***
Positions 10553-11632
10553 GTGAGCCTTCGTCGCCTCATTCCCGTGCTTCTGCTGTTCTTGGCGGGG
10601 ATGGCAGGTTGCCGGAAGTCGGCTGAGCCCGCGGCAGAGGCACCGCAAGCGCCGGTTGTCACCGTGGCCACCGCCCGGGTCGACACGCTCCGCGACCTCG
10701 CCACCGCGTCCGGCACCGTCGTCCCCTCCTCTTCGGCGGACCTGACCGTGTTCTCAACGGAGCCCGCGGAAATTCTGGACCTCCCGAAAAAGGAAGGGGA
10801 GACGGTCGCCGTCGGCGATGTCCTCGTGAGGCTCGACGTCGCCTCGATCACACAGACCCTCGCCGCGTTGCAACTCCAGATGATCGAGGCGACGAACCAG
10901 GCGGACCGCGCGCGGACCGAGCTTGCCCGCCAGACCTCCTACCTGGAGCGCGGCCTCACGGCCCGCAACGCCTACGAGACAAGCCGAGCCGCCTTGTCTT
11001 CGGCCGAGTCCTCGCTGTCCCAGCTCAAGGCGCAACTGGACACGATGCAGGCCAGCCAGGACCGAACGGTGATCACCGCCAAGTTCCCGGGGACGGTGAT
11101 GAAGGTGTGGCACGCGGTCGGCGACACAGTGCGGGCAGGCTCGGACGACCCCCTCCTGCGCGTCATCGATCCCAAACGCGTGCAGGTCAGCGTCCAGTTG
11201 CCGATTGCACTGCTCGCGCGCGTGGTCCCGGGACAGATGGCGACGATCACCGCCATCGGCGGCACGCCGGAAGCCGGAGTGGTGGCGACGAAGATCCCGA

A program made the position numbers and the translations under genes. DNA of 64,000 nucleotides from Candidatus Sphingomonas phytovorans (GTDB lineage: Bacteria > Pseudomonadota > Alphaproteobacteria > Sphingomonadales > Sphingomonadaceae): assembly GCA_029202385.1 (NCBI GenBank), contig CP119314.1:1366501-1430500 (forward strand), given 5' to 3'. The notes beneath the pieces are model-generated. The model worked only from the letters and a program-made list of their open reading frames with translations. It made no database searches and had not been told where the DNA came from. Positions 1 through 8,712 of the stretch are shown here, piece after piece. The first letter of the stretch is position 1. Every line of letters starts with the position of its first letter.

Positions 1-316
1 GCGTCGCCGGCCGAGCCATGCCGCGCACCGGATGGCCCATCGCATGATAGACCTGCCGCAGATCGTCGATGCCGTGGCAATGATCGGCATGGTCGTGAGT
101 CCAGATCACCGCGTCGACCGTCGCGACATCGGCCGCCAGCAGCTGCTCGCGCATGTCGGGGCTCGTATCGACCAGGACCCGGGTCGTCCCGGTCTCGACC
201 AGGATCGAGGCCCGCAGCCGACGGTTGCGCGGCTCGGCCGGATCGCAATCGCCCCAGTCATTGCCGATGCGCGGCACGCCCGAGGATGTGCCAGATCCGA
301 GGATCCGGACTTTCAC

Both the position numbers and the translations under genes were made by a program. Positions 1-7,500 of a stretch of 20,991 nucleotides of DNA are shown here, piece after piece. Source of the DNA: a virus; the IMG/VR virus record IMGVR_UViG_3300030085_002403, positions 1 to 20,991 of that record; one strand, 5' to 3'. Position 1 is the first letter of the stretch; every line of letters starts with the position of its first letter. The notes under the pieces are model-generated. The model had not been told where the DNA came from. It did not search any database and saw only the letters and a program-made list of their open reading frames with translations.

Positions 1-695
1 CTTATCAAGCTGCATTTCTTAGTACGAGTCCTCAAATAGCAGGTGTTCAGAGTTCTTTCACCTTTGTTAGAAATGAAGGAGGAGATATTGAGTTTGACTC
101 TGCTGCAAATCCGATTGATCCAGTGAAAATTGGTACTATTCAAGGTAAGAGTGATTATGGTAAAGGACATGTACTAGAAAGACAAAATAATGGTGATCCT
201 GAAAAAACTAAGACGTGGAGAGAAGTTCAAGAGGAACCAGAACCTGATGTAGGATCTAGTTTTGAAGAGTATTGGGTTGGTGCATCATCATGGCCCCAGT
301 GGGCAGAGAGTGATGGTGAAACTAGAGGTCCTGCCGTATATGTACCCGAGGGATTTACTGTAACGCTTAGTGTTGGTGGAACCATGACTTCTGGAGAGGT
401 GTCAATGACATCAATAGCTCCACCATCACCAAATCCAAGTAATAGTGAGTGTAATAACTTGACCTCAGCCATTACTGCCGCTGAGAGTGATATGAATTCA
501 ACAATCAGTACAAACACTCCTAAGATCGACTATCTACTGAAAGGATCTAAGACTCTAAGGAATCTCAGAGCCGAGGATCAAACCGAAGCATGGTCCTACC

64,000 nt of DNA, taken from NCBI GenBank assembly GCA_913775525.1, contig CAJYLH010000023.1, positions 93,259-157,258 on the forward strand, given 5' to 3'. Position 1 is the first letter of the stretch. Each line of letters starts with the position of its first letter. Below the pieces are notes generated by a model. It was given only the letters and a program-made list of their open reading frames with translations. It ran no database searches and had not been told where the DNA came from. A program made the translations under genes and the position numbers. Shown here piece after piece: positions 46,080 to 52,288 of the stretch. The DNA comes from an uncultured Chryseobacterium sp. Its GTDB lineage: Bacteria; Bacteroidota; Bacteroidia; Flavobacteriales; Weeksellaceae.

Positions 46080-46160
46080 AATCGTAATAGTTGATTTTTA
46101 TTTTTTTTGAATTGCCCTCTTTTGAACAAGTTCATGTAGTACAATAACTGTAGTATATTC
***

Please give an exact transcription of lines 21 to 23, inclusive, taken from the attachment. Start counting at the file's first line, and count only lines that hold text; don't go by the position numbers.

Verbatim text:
301 GGGCAGAGAGTGATGGTGAAACTAGAGGTCCTGCCGTATATGTACCCGAGGGATTTACTGTAACGCTTAGTGTTGGTGGAACCATGACTTCTGGAGAGGT
401 GTCAATGACATCAATAGCTCCACCATCACCAAATCCAAGTAATAGTGAGTGTAATAACTTGACCTCAGCCATTACTGCCGCTGAGAGTGATATGAATTCA
501 ACAATCAGTACAAACACTCCTAAGATCGACTATCTACTGAAAGGATCTAAGACTCTAAGGAATCTCAGAGCCGAGGATCAAACCGAAGCATGGTCCTACC